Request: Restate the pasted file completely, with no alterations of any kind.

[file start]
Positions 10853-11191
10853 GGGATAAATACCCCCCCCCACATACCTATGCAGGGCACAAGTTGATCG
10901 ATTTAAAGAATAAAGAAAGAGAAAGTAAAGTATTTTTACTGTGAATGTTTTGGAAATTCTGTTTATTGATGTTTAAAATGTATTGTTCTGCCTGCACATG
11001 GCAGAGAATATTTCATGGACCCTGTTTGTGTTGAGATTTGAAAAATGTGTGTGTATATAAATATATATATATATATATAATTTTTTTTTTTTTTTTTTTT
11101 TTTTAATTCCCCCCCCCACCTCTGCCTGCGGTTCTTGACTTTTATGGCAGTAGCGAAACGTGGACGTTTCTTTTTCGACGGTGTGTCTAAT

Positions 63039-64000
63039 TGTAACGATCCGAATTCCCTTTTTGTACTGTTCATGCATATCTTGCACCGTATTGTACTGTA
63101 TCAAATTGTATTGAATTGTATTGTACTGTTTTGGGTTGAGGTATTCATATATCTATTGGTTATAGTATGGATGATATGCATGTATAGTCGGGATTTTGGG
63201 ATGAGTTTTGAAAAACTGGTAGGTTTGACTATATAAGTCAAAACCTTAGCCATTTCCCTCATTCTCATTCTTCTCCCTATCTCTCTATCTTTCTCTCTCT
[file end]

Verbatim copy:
Positions 10853-11191
10853 GGGATAAATACCCCCCCCCACATACCTATGCAGGGCACAAGTTGATCG
10901 ATTTAAAGAATAAAGAAAGAGAAAGTAAAGTATTTTTACTGTGAATGTTTTGGAAATTCTGTTTATTGATGTTTAAAATGTATTGTTCTGCCTGCACATG
11001 GCAGAGAATATTTCATGGACCCTGTTTGTGTTGAGATTTGAAAAATGTGTGTGTATATAAATATATATATATATATATAATTTTTTTTTTTTTTTTTTTT
11101 TTTTAATTCCCCCCCCCACCTCTGCCTGCGGTTCTTGACTTTTATGGCAGTAGCGAAACGTGGACGTTTCTTTTTCGACGGTGTGTCTAAT

Positions 63039-64000
63039 TGTAACGATCCGAATTCCCTTTTTGTACTGTTCATGCATATCTTGCACCGTATTGTACTGTA
63101 TCAAATTGTATTGAATTGTATTGTACTGTTTTGGGTTGAGGTATTCATATATCTATTGGTTATAGTATGGATGATATGCATGTATAGTCGGGATTTTGGG
63201 ATGAGTTTTGAAAAACTGGTAGGTTTGACTATATAAGTCAAAACCTTAGCCATTTCCCTCATTCTCATTCTTCTCCCTATCTCTCTATCTTTCTCTCTCT